Hedgerow planting

Hedgerows are an important and interesting part of the British landscape. For centuries, the craft of hedgelaying has been a vital part of agriculture and taking care of the land, although sadly modern industrial farming methods have meant the loss of many old hedgerows. We hope to show at Horsenden that planting and tending hedges has many wonderful benefits, and we’re excited to have begun planting on the farm and hill!

Traditionally, hedgerows have been used to mark property lines and field boundaries, delineating between arable fields for growing crops and meadows and pastures for grazing animals. So long as they are maintained, they function as fencing to keep the grazing animals in or out, and to provide security and privacy.

Their benefits are also ecological: hedgerows provide shelter to many different animals; birds can nest in the safety of the interior of the hedge, and in autumn the fallen leaves provide cover and shelter for small mammals (where hedgehogs got their name). They are windbreak and insulation, giving their inhabitants protection against the elements. Hedgerows can be considered their own ecosystem, such is the amazing variety of insects, animals and plants that they provide home. The flower blossoms, berries and fruit provide food sources for countless animals and insects, as well as an excellent foraging source for jams, jellies, syrups and vinegars.

At Horsenden, under the direction of ranger Jon Staples and with some generous donations of trees, our volunteers have been busy planting tree saplings to create several new hedgerows. The planting season is October – March; any earlier or later risks the plants succumbing to the summer dryness before they’ve had a chance to put their roots down. We hope to plant almost 1/2 km of new hedgerow by spring 2023.

We’re planting a mixture of fruiting/edible trees and traditional hedgerow trees, along with other trees that aren’t traditionally associated with hedgerows but will provide biodiversity and interest. The quintessential hedging plant is hawthorn (also called quickthorn); it grows very quickly, so a new hedgerow can establish itself quickly. Blackthorn is another very traditional hedging plant, and there are many ancient blackthorn hedges in Horsenden West.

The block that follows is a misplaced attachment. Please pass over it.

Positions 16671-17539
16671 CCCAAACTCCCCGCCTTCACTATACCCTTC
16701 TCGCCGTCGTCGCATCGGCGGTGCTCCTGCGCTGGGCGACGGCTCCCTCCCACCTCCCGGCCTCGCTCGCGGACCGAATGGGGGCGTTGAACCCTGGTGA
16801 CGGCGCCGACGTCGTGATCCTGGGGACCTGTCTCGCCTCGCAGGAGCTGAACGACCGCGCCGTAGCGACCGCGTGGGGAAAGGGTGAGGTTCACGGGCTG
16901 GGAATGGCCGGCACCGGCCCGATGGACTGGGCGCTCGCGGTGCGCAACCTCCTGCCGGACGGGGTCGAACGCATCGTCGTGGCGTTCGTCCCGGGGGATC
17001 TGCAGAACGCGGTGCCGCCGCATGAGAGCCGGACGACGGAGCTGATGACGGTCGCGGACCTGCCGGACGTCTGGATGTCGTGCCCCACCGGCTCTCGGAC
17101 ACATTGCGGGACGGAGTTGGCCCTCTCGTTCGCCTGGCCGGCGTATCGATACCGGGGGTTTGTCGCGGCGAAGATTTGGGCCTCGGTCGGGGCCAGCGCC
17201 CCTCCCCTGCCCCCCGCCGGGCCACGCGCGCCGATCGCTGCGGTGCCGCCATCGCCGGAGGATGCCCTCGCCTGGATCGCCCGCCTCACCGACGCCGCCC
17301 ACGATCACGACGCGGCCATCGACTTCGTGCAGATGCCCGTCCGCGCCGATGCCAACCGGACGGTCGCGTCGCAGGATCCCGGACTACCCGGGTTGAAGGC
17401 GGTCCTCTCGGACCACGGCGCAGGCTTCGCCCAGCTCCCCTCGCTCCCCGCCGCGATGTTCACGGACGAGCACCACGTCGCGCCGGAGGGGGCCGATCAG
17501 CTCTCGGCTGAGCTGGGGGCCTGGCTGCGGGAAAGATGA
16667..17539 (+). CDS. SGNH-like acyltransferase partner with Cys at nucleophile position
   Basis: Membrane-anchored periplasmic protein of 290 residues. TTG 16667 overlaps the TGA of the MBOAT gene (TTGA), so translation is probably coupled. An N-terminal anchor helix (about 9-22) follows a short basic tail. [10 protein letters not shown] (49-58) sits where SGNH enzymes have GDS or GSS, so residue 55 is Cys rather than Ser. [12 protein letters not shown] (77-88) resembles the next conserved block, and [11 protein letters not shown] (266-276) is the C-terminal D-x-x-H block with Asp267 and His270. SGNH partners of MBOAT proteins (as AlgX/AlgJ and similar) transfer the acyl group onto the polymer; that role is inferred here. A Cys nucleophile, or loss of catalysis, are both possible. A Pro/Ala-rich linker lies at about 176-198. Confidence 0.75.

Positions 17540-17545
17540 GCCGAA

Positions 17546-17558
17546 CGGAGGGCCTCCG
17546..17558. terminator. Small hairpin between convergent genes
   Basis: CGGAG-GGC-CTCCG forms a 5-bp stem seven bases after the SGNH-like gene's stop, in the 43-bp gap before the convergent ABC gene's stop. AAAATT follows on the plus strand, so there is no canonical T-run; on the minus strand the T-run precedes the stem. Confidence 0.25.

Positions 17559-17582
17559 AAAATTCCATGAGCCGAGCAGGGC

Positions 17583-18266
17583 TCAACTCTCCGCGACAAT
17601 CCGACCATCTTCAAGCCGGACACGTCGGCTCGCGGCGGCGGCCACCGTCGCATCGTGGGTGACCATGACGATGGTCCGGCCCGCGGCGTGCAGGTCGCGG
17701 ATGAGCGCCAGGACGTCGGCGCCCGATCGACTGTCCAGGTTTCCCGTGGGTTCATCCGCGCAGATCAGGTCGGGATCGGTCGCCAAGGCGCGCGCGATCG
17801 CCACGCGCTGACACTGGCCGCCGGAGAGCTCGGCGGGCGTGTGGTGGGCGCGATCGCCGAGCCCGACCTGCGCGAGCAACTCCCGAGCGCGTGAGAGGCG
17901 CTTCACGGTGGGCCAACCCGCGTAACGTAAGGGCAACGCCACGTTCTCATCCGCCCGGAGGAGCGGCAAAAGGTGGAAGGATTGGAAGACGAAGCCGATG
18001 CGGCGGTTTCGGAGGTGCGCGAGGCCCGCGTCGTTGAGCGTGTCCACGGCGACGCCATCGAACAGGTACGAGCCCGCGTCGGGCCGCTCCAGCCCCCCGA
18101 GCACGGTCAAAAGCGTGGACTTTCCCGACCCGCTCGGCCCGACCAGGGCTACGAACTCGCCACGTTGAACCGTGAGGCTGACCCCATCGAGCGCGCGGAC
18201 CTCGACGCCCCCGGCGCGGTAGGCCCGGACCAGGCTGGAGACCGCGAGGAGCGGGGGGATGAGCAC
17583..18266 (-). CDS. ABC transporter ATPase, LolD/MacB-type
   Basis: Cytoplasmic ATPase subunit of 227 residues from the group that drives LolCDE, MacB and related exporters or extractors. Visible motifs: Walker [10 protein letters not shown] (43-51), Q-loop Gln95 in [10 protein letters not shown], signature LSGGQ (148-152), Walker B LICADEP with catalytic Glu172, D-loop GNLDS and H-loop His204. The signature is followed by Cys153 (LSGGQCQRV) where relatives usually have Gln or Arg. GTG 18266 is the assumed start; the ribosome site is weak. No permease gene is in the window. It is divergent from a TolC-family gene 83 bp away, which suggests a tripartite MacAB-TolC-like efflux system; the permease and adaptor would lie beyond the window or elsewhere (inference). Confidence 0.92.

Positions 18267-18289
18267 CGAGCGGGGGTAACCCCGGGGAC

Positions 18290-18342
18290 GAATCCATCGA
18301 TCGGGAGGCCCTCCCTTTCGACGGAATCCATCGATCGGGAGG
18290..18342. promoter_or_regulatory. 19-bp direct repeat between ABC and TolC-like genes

In December 2020 – March 2021 we’ve been planting a mixture of hawthorn, hazel, crab apple, dog rose, field rose, wild pear, wild plum, wild cherry, guelder rose (not an actual rose!), sea buckthorn, raspberries, and a small number of varieties such as elm, spindle, oak, dogwood. We’ve tried to space the structure providing trees with the gap-stitching climbers, placing the hawthorn and hazel with pollarding and laying in mind. In several years when it’s time to lay the hedge, there should be a good mixture of branches that are suitable for laying with branches to close up the gaps, and species to provide structure with species to provide wild forage.

We also seeded the areas behind the farm with wild grasses and flowers. Grasses with strong roots to restore the soil structure after a wet winter with pigs, and wild flowers for insect forage (and beauty!). The pictures below show one of the larger hedging saplings already in blossom, and some of the seeds germinating, which is a very heartening sight!

Future posts will talk about hedgelaying with Clive Leeke, foraging and the autumnal and winter hedgerow produce, updates on future plantings, and the progression and growth of Horsenden’s hedges.